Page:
Is Trazodone a Narcotic or a Controlled Substance?
Is trazodone a narcotic? Is trazodone a controlled substance? These are common questions people have regarding this medication and below is an overview of what trazodone is, what it does, and what it’s classified as.
Trazodone is the generic name of a drug, and it has effects as an antidepressant medication, and it’s also hypnotic, which means it’s sleep-inducing. It can be prescribed to patients to treat insomnia, anxiety disorder, and unipolar depression. It’s primarily used to treat major depression.
When someone takes trazodone, it affects the brain’s neurotransmitters including norepinephrine, dopamine, and serotonin. It’s believed that an imbalance in these neurotransmitters is one of the primary causes of depression. It’s also believed that trazodone prevents the uptake of serotonin by brain nerves, allowing for more of it to be available. It may also affect the action of serotonin itself.
Along with treating depression, trazodone has the general effects of improving mood, energy levels and appetite. It essentially restores the balance of serotonin levels in the brain.
There are some off-label uses of trazodone not officially approved by the FDA as well as these include for the treatment of fibromyalgia, panic disorder, bulimia nervosa, alcohol withdrawal, schizophrenia and obsessive-compulsive disorder.
Narcotics are a category of drugs that include legal prescription drugs, as well as illicit drugs sold on the streets. Narcotics are classified this way because they are addictive, and they are also called opioid painkillers. Some of the most commonly used and abused narcotics include codeine, fentanyl, methadone, and tramadol.
Is trazodone a narcotic? No, it’s not classified as a narcotic.
So what is the trazodone drug class? More information about this is detailed below.
This means that it’s not chemically related to other commonly prescribed classes of antidepressants such as selective serotonin reuptake inhibitors (SSRIs), tricyclic antidepressants (TCAs) or monoamine oxidase inhibitors (MAO inhibitors). It is however chemically related to nefazodone and acts in many of the same ways.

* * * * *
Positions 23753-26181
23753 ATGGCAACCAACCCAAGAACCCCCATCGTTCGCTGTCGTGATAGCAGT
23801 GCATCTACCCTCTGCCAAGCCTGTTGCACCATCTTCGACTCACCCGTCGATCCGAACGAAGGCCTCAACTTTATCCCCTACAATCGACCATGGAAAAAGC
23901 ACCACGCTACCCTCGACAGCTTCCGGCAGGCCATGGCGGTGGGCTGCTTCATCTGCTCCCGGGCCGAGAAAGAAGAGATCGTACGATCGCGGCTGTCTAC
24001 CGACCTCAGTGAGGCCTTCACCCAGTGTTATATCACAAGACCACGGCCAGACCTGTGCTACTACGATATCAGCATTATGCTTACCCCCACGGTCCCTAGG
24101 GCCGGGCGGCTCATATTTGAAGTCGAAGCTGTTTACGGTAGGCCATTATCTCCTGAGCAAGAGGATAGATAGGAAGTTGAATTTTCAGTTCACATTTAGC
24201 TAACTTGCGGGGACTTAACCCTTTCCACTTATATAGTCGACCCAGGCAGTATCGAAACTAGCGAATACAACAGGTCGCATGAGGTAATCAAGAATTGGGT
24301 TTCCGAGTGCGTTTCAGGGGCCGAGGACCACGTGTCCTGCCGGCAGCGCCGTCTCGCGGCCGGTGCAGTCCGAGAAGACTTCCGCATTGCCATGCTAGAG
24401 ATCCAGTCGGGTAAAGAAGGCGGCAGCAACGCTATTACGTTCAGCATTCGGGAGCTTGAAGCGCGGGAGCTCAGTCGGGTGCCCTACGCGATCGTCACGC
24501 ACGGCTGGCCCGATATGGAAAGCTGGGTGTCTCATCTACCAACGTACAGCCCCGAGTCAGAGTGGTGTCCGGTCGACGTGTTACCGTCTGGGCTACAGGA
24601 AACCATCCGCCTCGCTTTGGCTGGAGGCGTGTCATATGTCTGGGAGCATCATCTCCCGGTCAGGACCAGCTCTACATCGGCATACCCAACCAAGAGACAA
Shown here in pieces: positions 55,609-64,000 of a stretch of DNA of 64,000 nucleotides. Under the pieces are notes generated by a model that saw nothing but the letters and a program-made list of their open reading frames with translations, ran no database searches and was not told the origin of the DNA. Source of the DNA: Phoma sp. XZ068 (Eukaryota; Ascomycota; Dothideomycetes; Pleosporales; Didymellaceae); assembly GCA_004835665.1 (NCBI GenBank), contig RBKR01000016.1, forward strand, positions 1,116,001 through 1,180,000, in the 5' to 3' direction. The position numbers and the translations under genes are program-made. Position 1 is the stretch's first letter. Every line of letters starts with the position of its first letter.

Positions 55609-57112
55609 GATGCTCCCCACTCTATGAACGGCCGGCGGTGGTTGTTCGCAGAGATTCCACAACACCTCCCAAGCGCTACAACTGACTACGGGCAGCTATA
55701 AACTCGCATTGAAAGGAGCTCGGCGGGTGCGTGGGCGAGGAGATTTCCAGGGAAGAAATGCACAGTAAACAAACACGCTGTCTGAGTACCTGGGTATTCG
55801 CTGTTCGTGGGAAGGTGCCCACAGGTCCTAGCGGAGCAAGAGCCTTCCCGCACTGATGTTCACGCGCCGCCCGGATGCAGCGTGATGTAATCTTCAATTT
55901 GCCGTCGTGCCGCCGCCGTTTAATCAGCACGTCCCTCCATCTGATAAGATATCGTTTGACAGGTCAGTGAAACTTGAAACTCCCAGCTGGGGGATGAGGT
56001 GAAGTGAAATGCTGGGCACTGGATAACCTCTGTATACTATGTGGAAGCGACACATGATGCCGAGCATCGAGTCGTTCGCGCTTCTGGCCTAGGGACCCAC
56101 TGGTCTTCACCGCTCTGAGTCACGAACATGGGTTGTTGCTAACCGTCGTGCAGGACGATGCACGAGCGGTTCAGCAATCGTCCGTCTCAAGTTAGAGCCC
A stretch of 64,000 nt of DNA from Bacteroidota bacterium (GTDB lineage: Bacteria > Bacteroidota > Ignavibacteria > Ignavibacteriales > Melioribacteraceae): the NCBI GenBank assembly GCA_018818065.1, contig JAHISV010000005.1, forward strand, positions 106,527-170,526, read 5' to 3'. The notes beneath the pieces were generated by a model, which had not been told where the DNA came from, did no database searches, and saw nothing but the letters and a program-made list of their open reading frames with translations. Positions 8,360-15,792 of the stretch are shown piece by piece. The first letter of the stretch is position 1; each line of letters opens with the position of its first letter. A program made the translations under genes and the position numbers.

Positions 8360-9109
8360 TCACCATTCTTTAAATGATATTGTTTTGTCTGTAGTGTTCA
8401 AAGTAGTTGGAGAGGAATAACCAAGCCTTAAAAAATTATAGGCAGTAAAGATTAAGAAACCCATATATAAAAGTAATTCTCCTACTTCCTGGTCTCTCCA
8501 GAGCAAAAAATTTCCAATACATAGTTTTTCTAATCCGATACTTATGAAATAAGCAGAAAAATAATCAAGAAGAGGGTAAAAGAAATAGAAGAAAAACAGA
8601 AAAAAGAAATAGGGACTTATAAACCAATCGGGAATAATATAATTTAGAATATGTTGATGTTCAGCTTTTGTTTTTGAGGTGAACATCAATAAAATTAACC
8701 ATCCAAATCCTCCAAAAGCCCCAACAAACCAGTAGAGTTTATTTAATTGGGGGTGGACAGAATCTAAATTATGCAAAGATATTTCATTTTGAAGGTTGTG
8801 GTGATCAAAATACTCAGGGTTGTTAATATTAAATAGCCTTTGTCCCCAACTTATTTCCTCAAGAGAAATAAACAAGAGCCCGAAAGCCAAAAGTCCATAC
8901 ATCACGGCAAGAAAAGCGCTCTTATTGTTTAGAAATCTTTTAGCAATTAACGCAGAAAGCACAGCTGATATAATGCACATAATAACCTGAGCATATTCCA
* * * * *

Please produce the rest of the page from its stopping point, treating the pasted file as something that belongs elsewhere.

A serotonin modulator is a type of drug that acts on the serotonin neurotransmitter system in several different ways, and these types of drugs were developed to address the fact that there are various serotonin subtype receptors and not all receptors are involved in the effects of SSRIs, which are serotonin reuptake inhibitors.
While trazodone has the potential to help with insomnia, it doesn’t affect brain functionality or thinking, unlike other drugs that can induce sleep like benzodiazepines, however, there is believed to be some slight risk of abuse with the drug.
It has been linked in antidotal reports with hallucinations when it’s taken in high doses, but there are very severe risks associated with taking too much of the drug, so it’s dangerous to try and use it recreationally.
Under the Controlled Substances Act, there are varying categories into which drugs can belong. For example, Schedule I controlled substances have no accepted medical use, have a high potential for abuse, and are considered unsafe. An example of a Schedule I drug is heroin. From there it goes to Schedule II drugs, which have a high potential for abuse but may be used for medical purposes, and then there are Schedule III, Schedule IV, and Schedule V drugs.
If you are prescribed these substances and purchase them legally, you haven’t broken the law.
So, is trazodone a controlled substance? It’s not classified as a controlled substance in the U.S., but there are still risks associated with it, including the potential for abuse, and at high doses, it can lead to things like hallucinations. Patients should always be cautious with its use, and follow their doctor’s instructions.
Is trazodone a controlled substance? It’s not classified as a controlled substance in the U.S. but it does require a prescription for its use, and it does also have a potential for abuse, although maybe not as high as with some other drugs that help with sleep.
Have more questions about Trazodone abuse?Read the most frequently asked questions
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